ProPublica has published evidence that Trump inflated the profitability of his properties for banks they were seeking credit from, but understated that profitability when filing their taxes. That includes New York City taxes, which has prompted a criminal investigation from local prosecutors after a referral from the mayor’s office.
New York Mayor Bill de Blasio said Friday that he had asked Manhattan’s district attorney to investigate discrepancies ProPublica and WNYC revealed last fall between what President Donald Trump’s company reported in filings to city tax officials and what it reported in loan filings. The discrepancies made his properties seem more profitable to a lender and less profitable to the city’s tax authorities.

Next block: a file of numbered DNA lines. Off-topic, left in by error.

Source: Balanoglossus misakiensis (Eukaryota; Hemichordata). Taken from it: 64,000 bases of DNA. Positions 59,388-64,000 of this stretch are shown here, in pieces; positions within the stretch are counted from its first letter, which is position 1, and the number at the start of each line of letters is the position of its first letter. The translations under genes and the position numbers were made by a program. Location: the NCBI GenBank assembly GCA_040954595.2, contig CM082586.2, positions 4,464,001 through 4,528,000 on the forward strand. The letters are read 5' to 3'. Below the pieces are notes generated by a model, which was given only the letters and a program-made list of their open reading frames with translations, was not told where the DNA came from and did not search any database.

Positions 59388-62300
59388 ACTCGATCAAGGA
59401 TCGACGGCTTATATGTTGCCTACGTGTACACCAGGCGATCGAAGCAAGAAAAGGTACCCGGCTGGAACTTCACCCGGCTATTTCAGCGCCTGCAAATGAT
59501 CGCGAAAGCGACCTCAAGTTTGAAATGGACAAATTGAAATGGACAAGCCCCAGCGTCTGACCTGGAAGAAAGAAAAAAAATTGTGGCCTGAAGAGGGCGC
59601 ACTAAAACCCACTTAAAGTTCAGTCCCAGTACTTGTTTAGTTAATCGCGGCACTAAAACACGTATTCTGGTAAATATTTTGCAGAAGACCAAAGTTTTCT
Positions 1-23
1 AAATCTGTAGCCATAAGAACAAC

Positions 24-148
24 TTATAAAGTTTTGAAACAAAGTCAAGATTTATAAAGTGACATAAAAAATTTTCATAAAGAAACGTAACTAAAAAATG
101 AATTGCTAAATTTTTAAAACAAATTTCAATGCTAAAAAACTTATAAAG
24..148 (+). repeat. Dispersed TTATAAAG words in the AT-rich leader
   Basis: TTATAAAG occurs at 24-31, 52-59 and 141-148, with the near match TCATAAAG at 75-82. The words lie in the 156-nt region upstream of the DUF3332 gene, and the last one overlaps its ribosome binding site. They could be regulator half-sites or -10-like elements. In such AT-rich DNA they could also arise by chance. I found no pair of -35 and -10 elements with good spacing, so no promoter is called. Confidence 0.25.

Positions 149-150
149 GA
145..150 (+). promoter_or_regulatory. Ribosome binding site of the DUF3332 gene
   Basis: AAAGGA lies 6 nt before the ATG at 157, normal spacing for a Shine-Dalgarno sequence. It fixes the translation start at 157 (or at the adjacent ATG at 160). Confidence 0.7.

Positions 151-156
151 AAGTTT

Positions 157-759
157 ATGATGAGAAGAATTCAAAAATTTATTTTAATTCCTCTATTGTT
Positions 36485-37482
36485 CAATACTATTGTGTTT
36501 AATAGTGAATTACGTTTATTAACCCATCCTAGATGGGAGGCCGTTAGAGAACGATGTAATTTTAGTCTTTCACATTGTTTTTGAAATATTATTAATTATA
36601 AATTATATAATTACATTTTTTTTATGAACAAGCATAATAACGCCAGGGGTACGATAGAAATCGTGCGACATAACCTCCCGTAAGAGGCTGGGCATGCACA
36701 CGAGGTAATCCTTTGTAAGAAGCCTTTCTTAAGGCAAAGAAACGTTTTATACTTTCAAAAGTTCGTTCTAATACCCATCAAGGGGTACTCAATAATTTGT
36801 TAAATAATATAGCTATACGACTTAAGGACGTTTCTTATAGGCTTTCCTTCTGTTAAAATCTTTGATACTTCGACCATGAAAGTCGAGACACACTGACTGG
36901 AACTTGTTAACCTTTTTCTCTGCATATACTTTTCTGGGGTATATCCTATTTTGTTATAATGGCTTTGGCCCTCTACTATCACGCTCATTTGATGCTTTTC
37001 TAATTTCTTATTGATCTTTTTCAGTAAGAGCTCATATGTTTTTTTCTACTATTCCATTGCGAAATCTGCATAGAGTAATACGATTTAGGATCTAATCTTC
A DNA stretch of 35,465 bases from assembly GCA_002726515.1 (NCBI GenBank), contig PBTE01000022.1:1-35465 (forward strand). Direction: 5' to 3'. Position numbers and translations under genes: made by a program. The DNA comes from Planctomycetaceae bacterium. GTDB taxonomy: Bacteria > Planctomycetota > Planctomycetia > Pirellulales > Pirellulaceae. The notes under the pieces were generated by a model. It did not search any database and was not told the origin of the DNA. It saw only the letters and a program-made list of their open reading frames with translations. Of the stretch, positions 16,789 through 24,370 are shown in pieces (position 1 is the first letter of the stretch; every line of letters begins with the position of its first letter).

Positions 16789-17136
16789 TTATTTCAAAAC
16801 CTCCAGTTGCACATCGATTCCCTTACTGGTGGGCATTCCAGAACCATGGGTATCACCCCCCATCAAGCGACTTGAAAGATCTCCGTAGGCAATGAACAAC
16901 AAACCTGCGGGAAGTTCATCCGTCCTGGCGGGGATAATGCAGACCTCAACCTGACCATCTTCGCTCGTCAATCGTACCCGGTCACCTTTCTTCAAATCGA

After ProPublica published its findings, de Blasio said Friday, the city decided to examine the issues. That process resulted in one matter being turned over to the district attorney in November. De Blasio said he made the referral “because there is a possibility of a criminal act having been committed.” The referral related to Trump’s historic downtown skyscraper at 40 Wall Street, a city spokeswoman added.De Blasio’s comments came during a conversation with WNYC reporter and “Trump, Inc.” podcast co-host Ilya Marritz on the “Ask the Mayor” segment of “The Brian Lehrer Show.” De Blasio, who ended a presidential bid in September, said Trump’s efforts to avoid taxes have gone beyond the measures taken by most wealthy Americans. He “consistently has believed he was above the law, even before he was president,” de Blasio said. “So this is a real problem, and I think there could be some real exposure here.”
Trump has always believed he was above the law. It’s important to note that the DOJ policy that a sitting president can’t be indicted while in office applies only to federal law. If local prosecutors find cause to indict, nothing prevents them from filing charges while Trump is in office.